Wednesday, January 6, 2010

Cord blood banking,

•Cord blood is the baby's blood that remains in the placenta and umbilical cord after birth.
•Cord blood contains stem cells.
•Blood stem cells from cord blood can be used for transplants for children and young adults. This is known as a cord blood or stem cell transplant.
•A cord blood transplant can treat many blood diseases, immune diseases and metabolic diseases.
•It is not yet known if stem cells from cord blood can be used to treat other conditions.
•Stem cells from cord blood can be collected and stored for future use.
•Cord blood is not usually collected as a routine.
•Cord blood must be collected safely and in a way that minimises contamination and infection.
•It is best if a trained technician who is not involved in the care of a woman or her baby collects cord blood.
•There are two types of cord blood bank:

1.private (commercial) banks
2.public banks.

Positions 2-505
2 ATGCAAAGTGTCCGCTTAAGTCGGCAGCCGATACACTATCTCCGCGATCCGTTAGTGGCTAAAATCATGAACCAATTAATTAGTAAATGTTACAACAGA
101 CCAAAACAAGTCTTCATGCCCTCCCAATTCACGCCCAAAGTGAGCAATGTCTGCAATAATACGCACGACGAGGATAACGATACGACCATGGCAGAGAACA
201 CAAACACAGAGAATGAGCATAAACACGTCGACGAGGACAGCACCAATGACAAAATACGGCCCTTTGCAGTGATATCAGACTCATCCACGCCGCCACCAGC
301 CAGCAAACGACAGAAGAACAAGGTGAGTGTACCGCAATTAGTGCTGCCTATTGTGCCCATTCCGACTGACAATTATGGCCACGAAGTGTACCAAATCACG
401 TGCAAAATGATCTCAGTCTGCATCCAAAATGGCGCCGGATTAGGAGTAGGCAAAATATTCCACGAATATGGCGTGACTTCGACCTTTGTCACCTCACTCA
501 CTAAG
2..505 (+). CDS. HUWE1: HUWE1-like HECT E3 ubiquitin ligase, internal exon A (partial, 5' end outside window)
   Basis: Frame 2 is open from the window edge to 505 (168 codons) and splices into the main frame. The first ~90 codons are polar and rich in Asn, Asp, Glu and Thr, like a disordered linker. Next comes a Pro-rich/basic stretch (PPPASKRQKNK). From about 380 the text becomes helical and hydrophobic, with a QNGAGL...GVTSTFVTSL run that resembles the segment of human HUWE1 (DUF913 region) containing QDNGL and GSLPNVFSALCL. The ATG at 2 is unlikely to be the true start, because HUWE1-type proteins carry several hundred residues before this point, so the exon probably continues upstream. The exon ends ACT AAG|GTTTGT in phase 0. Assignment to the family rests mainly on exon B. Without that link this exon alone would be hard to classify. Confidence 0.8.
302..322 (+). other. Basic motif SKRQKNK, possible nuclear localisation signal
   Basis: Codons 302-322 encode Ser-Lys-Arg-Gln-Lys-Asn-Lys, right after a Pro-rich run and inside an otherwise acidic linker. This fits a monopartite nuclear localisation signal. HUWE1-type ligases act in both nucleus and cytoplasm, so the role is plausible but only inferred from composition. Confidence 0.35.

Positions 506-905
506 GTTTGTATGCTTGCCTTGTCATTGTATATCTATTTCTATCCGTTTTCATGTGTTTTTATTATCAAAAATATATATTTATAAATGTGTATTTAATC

•Private banks are generally for-profit organisations which store cord blood for possible future use by an individual's own family for a fee.
•Each hospital should have its own policy on private banking and make this policy available to prospective parents.
•A public bank, such as the NHS cord blood bank, stores donated cord blood for use by patients anywhere in the world who need a transplant.
•A public bank may also store cord blood for families with a known genetic or other disease.
•The Royal College of Obstetricians and Gynaecologists (RCOG) supports public banking and donation to the NHS cord blood bank.

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